On Friday, January 29, finance minister Nirmala Sitharaman tabled the Economic Survey Report 2021 in the Parliament. The survey, authored by a team of economists led by chief economic advisor, Krishnamurthy Venkata Subramanian, talks about the health of various sectors of India's economy and highlights the reforms that the Indian government ought to undertake in order to propel growth.
The survey pointed out that India is expected to witness a strong recovery in the fiscal year 2021-22. For the full fiscal, the survey projected a contraction of 7.7%, followed by a V-shaped recovery in the next fiscal. For the fiscal year 2021-22, gross domestic product (GDP) will expand by 11%. For the April-June quarter of the present fiscal, GDP contracted by a record 23.9%. For the next quarter, the contraction came down to 7.5%.
Here's how India Inc. and various analysts, from different sectors, reacted to the Economic Survey and its findings.
Arun. M. Kumar, Chairman and CEO, KPMG in India
The Economic Survey 2020-21 has focussed on an assessment of how the Covid-19 pandemic is being managed, the trade-offs between the differing compulsions of community health protection and economic recovery, with the protection of lives being the paramount consideration; how to manage the dialectical tensions between ramping up growth and reducing inequality; the need for sensible regulations, as well as the centrality of innovation for fostering growth.
The Survey also points to the need for ramping up public spending in healthcare as well as in community surveillance and protection; and the need to revive and fortify investments in infrastructure creation as delineated in the National Infrastructure Pipeline. This focus on accelerating infrastructure creation is expected to yield three-fold benefits: improving people’s ease of living, priming the economy, and absorbing large numbers of the young into non-farm employment.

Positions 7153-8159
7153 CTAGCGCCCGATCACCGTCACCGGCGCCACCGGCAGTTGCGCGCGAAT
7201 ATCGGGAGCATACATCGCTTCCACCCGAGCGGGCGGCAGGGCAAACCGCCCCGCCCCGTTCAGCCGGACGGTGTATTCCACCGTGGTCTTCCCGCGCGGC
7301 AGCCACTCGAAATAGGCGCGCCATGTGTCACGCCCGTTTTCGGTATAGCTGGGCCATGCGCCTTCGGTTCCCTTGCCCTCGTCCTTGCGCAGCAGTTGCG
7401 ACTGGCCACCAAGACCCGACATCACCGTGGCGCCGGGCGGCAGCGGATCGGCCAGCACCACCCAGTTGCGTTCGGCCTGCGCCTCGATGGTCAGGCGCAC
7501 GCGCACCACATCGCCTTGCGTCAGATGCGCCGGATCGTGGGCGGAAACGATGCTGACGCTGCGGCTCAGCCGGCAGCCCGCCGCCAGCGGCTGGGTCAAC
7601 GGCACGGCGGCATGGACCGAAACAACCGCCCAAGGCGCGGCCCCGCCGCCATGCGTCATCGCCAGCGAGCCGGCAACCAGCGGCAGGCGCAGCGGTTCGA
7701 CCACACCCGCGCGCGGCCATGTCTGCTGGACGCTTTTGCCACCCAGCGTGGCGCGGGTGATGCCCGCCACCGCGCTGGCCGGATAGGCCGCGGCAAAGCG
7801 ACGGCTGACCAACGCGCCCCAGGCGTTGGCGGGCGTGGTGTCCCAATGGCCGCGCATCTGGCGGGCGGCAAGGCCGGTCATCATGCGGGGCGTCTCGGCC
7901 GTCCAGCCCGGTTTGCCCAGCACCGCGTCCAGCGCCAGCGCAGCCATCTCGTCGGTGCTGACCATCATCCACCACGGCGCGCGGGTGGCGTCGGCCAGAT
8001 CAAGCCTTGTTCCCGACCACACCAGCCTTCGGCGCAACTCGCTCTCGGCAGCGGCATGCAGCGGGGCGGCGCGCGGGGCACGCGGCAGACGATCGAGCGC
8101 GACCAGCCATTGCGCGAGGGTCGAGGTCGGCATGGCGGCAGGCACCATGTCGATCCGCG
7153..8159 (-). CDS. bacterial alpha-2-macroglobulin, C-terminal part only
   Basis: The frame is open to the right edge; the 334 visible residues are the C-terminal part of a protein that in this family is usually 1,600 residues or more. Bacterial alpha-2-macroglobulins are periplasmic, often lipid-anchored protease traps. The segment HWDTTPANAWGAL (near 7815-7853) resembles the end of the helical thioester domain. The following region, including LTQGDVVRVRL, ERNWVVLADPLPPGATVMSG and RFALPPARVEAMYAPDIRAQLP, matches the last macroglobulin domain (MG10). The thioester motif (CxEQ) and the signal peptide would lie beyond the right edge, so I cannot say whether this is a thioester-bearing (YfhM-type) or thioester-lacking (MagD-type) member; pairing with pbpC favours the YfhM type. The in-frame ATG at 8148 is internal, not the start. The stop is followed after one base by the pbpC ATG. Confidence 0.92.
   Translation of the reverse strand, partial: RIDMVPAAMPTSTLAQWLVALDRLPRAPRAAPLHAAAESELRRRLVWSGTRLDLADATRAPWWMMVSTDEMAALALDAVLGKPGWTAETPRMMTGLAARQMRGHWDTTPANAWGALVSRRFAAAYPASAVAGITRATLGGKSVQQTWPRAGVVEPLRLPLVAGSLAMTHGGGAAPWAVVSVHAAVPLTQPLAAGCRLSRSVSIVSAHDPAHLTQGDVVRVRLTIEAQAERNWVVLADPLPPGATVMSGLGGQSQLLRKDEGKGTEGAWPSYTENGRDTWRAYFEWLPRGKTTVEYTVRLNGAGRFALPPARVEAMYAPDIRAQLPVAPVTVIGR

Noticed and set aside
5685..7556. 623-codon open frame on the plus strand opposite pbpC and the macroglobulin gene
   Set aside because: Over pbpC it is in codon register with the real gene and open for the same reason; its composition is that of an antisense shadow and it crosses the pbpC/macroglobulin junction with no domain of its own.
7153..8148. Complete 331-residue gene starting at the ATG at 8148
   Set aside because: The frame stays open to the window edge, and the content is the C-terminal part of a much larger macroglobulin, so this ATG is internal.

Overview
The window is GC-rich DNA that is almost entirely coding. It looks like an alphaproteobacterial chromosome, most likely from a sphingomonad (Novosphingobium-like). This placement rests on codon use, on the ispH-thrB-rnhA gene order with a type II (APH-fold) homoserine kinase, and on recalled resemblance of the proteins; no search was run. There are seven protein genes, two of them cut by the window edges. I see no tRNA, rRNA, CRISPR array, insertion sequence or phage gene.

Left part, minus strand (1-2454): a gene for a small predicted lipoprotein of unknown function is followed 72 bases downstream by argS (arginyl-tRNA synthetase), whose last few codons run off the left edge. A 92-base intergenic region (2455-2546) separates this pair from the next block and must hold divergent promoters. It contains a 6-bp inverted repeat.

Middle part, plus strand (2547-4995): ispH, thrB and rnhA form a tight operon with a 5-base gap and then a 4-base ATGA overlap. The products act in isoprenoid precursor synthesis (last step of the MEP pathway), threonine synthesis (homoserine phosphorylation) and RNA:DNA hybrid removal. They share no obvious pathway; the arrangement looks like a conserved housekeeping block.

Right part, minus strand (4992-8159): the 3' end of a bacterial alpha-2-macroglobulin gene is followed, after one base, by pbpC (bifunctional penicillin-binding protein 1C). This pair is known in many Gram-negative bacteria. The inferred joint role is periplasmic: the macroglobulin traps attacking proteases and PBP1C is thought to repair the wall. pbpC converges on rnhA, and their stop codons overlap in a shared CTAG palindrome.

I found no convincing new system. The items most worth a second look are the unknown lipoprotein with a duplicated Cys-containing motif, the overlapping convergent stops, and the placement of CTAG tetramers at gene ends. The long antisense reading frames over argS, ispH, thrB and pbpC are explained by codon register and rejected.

The Economic Survey aims to chart a way out of the pandemic crisis, towards a future of robust growth, as also suggested by the IMF’s World Economic Outlook of January 2021.
Uday Shankar, President, FICCI
Several key points made in the survey are in tune with the current requirements of the economy and we hope to see a reflection of these in the upcoming Union Budget. To bring the improving growth trajectory on a firm footing and extend it to many more sectors, continuous support from the government is needed through the year 2021.
We need a Keynesian type of demand stimulation and the budget must inject a heavy dose of fiscal stimulus to prop up both consumption and investment. FICCI has been strongly advocating the need to prioritize growth over fiscal considerations and the Economic Survey reiterates the point on having a counter-cyclical fiscal policy. This is not the time to be hemmed in by potential impact of an expansionary fiscal policy on sovereign ratings but walk the extra mile to meet the national requirements.
As the government expands its balance sheet, there will be a need to augment revenues. There are several avenues that can be looked at including strategic sale and privatization of public sector enterprises. Indications are that the Government is actively looking at this route and we would see some major announcements in the budget. Given the state of the stock market, it is the right time to make good use of the valuations and garner additional resource.
The Economic Survey has also reiterated the need for greater role to be played by the private sector and for the government to lessen the burden of regulations on industry. Different arms of the government led by DPIIT are already working in this area and FICCI has had several rounds of consultations with the government on how to reduce the regulatory and compliance burden on industry across sectors. Our objective should be to make regulatory frameworks in India a source of competitiveness rather than an inhibiting factor the Indian industry.